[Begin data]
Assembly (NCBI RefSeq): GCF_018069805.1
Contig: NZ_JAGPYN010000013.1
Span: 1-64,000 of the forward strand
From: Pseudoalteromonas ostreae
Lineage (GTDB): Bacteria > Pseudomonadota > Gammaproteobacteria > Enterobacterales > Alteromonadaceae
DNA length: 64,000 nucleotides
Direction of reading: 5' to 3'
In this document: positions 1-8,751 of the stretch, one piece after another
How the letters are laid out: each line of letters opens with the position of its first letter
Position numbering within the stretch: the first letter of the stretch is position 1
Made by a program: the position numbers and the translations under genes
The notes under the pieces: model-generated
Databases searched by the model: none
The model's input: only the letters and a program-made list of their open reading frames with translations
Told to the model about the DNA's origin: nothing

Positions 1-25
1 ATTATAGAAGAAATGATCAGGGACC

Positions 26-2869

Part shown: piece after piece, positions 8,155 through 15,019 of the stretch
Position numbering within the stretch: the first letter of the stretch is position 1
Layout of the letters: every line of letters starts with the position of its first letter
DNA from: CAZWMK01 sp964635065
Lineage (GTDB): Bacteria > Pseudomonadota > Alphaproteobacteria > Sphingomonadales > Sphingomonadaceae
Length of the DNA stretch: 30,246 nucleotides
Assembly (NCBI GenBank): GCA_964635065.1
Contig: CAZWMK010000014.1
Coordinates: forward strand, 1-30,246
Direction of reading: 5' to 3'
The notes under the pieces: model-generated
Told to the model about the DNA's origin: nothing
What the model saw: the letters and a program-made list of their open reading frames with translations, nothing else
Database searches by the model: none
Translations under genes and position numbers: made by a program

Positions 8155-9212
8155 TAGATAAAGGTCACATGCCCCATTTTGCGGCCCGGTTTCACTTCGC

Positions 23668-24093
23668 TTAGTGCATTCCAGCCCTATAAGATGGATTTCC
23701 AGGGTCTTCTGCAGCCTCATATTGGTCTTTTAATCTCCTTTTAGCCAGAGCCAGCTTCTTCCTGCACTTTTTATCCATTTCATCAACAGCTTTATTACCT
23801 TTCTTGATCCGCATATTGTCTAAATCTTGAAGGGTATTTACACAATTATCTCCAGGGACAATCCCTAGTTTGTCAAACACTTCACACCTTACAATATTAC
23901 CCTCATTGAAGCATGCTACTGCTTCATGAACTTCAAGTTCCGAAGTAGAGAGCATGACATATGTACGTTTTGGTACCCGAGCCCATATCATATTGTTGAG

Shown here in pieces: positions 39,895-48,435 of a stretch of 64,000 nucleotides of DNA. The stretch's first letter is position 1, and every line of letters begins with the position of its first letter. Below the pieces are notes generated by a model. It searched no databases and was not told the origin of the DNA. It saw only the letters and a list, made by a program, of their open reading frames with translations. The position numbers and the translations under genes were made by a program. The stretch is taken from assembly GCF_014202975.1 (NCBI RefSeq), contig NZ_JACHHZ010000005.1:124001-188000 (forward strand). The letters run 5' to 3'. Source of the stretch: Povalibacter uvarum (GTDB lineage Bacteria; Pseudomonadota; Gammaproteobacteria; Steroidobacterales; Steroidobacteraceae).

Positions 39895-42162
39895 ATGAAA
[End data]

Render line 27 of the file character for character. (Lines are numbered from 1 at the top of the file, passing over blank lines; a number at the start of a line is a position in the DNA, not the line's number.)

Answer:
Coordinates: forward strand, 1-30,246